Research Staff

Research Staff

Lee, Hyo Seob Senior Research Fellow, Head of Financial Services Industry
Secretary General, Secretariat of Seoul IB Forum


Ph.D. in Finance, KAIST Business School
B.A. in Mathematics(double major in Computer ScienceEngineering), POSTECH
Professional Experience
Korea Capital Market Institute(2010.6~present)
- Senior Research Fellows
- Research Areas: Financial Economics, Asset Management, Derivatives
Visiting Scholar at San Diego State University(2018.1~2018.12)
- Finance Department
KAIST Business School(2010.9~2011.12)
- Visiting Professor of MBA Program
KAIST Student Investment Fund(2008.3~2010.2)
- Managing Fellow
Penta Security Systems(2000.12~2004.5)
- Computer Programmer, work for military service



Directions for Improvement in Internal Controls of Financial Firms / May. 18, 2021
In developed nations including the US, internal controls have functioned as a useful incentive―not as a tool for imposing penalties―that provides penalty reductions under the premise of strong supervisory responsibility. In Korea, however, it is relatively harder to hold top-level supervisors liable for administrative offenses. Hence, the Act on Corporate Governance of Financial Companies allows to sanction CEOs for neglecting their duty to establish internal controls. Although Korean financial firms view internal controls as part of regulation, a substantial number of them fail to view them as part of enterprise and operational risk management, and thus are passive about devising and complying with their own internal control standards. This article presents three conditions that could give financial firms an incentive to exert self-inflicted effort to improve their internal controls. First, supervisory responsibility should be strengthened. Second, internal controls should be used as a useful incentive that enables penalty reductions. Third, the duty to establish internal control standards should be governed by self-regulation, rather than be mandated by law.
Digital Innovation in Global Securities Industry under Covid-19 and the Implications / Dec. 08, 2020
Korea’s securities firms, already known for a highly concentrated business portfolio, have seen their dependency on brokerage even growing higher under the Covid-19 pandemic. With the competition in non-face-to-face financial services expected to intensify further in the pandemic era, those firms should come up with a strategy of diversifying their revenue structure via firm-wide digital innovation. More concretely, they are needed to expand non-face-to-face, tailored wealth management services, and to invest more in innovative startups, while on another front leveraging AI and big data technology seeking to broaden their brokerage services to a wider range of products including unlisted stocks, corporate bonds, and other ESG-related financial investment products.
Korea’s Green New Deal and Challenges Ahead of Capital Markets / Aug. 04, 2020
Recently, Korea’s government has unveiled the Green New Deal policy in its move to overcome social and economic crisis triggered by the Covid-19 pandemic, and ultimately to reshape the economy to be a leading power. Governments in developed economies and private sector financial firms have already set clear goals such as tackling climate change and shifting towards renewable energy in their effort to cut greenhouse gas emissions. Towards that end, they have vigorously engaged in socially responsible investing, for example, issuing a large volume of green bonds, and investing heavily in green infrastructure. It’s time for Korea’s financial services firms to engage more in issues such as climate change, green infrastructure, and renewable energy transition by giving their support to the Green New Deal policy. This can be done by investing more human and physical capital in key environmental issues. More concretely, they need to internalize those issues in their mid- to long-term business objectives, and accordingly to increase their SRI in green bond issuance and other carbon-neutral projects. Also, further effort should be made to develop a Green New Deal index and a systematic rating system that assesses the environmental category of ESG scores, while launching more financial investment products linked to the Green New Deal. Last but not least, they need to work hard on promoting derivatives on emissions rights, which will eventually help cut greenhouse gas emissions and stabilize the emissions trading market.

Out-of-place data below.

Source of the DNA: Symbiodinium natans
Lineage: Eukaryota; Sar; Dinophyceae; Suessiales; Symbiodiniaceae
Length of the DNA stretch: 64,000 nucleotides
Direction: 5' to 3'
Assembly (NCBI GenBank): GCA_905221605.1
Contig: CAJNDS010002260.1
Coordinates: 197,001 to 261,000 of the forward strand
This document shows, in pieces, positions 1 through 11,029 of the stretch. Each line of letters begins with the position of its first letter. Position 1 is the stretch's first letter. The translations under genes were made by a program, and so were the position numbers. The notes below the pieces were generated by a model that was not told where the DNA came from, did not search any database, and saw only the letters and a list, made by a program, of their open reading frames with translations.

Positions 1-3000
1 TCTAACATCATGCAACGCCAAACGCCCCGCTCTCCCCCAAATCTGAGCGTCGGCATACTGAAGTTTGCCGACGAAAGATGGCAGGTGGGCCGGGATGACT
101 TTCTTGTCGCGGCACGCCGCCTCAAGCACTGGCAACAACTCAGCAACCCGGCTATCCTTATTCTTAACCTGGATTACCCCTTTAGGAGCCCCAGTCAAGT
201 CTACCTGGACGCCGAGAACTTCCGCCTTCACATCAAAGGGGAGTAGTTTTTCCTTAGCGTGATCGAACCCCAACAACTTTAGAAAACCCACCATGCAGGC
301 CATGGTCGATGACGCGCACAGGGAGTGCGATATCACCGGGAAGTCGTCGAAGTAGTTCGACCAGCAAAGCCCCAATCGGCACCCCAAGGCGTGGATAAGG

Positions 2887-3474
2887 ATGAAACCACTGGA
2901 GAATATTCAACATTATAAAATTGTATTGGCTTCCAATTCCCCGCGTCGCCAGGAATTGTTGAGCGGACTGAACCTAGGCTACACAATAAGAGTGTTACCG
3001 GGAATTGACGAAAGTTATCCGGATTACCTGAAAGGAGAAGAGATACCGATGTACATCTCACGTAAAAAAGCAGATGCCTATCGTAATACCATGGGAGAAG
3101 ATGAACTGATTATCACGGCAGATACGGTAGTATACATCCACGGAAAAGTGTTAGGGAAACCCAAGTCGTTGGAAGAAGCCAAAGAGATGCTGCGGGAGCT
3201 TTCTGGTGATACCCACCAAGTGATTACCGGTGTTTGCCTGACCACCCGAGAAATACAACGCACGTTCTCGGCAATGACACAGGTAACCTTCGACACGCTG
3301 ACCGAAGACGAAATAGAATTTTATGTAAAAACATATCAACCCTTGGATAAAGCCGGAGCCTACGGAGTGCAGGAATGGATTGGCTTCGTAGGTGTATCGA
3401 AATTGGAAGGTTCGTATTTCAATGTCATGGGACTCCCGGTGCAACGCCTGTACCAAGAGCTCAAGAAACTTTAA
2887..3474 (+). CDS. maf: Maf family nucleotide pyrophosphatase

Regulation of Retail Structured Products: Overseas Cases and Implications / Nov. 05, 2019
At the wake of massive losses in DLF products in Korea, there’re increasing voices calling for tougher regulation on distribution channels of retail structured products. A comparative look at the regulation between Korea and selected developed countries reveals that regulatory arbitrage appears to be insignificant, although sizable differences are observed in the level of sanctions and the fee scheme. Based on the findings, this article proposes five regulatory improvements that are expected to steer Korea’s retail structured product market in desired directions. First, a mis-selling fine should be introduced immediately. Second, it’d better shift the current upfront, commission-based scheme towards a fee-based scheme linked to performance. Third, it’ s necessary to strengthen the suitability principle and post-sales practices for sales of privately placed funds. Fourth, financial advisers selling structured products should be obligated to meet tougher qualifications. Fifth, regtech and other tools are needed to bolster compliance in terms of the sales process in banking channels.

Seminar Presentation